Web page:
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Last Reviewed: July 21, 2022

Secure Runtime Access

Limit access to your site's database for additional defense against traffic-based attacks and unauthorized access.

This section provides information on how you can use Secure Runtime Access (SRA) with SSH tunnels to keep your sites secure.

Pantheon’s database services use strong, random passwords and TLS to encrypt communications by default. Customers seeking additional defense can enable Secure Runtime Access (SRA).

SRA actively discards attempts to connect to persistent instances like MySQL databases or SFTP, disregarding the attempt before it reaches the service. When SRA is enabled, the connection attempts to the service will be rejected unless the connection comes through the appropriate SSH tunnel.

In addition to defense in depth, this feature can be used to enforce role-based permissions by preventing users with a developer role from accessing a live database. It also guarantees that users who are removed from a site team or Workspace can no longer use a saved set of credentials.

How to Enable SRA on Your Site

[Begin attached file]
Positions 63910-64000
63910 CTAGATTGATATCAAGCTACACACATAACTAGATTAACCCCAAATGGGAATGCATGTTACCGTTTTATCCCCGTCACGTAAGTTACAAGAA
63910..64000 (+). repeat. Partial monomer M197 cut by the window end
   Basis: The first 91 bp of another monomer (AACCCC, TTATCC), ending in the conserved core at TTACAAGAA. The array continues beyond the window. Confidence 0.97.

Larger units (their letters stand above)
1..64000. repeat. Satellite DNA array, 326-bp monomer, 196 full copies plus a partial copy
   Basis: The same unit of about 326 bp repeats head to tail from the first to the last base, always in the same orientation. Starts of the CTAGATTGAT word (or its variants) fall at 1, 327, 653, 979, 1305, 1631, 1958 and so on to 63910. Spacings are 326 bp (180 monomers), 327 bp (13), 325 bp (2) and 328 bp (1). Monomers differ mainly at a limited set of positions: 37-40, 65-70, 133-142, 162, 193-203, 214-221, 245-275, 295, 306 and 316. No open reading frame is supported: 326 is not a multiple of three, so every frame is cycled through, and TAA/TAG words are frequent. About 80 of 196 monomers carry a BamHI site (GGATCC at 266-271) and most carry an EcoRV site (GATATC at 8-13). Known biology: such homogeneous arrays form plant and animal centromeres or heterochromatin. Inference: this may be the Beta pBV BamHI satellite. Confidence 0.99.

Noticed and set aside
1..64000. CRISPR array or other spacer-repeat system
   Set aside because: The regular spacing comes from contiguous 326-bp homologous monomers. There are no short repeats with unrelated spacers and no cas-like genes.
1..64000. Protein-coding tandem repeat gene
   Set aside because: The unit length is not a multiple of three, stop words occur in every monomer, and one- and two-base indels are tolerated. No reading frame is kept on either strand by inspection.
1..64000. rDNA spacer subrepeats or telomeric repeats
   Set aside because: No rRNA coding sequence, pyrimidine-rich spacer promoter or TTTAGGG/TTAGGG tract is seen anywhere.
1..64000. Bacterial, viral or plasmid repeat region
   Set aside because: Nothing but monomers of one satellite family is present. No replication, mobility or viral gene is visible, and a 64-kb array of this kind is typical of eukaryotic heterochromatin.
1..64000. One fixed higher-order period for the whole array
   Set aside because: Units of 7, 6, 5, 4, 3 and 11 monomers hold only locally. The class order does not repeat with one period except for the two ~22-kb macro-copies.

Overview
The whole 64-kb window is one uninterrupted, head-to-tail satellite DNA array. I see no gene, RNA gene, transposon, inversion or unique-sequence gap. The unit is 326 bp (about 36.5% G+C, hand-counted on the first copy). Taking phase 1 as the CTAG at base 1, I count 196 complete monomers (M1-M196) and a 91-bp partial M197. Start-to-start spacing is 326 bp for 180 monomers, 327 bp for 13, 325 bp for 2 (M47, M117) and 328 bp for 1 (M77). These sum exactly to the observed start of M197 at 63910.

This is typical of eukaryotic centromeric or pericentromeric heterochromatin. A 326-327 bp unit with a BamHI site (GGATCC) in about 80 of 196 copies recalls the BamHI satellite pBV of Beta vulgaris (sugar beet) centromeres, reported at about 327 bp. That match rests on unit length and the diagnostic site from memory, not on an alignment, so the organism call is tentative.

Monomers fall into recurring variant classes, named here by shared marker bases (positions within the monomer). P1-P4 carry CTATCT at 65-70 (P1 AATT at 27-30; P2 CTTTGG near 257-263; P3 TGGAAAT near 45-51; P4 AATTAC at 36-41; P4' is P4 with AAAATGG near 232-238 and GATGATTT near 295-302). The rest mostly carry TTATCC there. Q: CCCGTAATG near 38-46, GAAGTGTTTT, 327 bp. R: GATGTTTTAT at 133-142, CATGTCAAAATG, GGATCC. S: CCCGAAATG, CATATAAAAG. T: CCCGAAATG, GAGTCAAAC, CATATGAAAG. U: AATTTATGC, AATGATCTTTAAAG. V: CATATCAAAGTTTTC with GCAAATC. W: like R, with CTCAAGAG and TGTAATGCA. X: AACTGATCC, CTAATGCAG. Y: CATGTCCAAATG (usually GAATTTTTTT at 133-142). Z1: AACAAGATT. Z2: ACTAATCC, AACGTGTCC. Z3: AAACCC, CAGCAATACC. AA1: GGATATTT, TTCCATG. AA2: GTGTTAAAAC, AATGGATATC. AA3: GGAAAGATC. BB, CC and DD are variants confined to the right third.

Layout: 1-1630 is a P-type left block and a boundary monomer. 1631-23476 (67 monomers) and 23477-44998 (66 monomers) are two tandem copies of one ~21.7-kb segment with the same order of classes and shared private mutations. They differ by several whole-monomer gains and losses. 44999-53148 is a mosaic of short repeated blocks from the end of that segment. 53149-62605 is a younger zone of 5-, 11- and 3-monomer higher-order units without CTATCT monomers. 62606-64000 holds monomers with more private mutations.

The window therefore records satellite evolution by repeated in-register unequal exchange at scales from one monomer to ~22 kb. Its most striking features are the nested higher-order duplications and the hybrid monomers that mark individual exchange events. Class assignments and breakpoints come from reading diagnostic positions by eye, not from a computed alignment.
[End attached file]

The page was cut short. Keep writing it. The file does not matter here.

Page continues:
Secure Runtime Access is available to contract customers with a Workspace dashboard. Contact Sales to request that SRA be enabled for your site.

How to Access Runtime Services When SRA Is Enabled

Follow the Secure Tunnels doc to create the tunnel and to access resources after SRA is enabled.


Users with Secure Runtime Access must have an active Dashboard session to access database services. The following considerations apply:

  • Users cannot access MySQL databases or SFTP unless there is an active Dashboard session. Pantheon determines which user should have access to MySQL databases and SFTP through the SSH key and which user account has the public key.
  • CI/CD integrations on sites that have SRA enabled and that rely on any of these services must ensure the integrations create a Dashboard session.
  • Dashboard sessions last for a limited time and typically expire after 24 hours. You can start a new Dashboard session by logging into or running terminus auth:login.

What It Looks Like When a Connection Is Refused

When SRA is enabled and a connection is refused, SSH will respond with the No route to host error. To resolve this issue, refer to the troubleshooting section of the SSH Tunnels doc.

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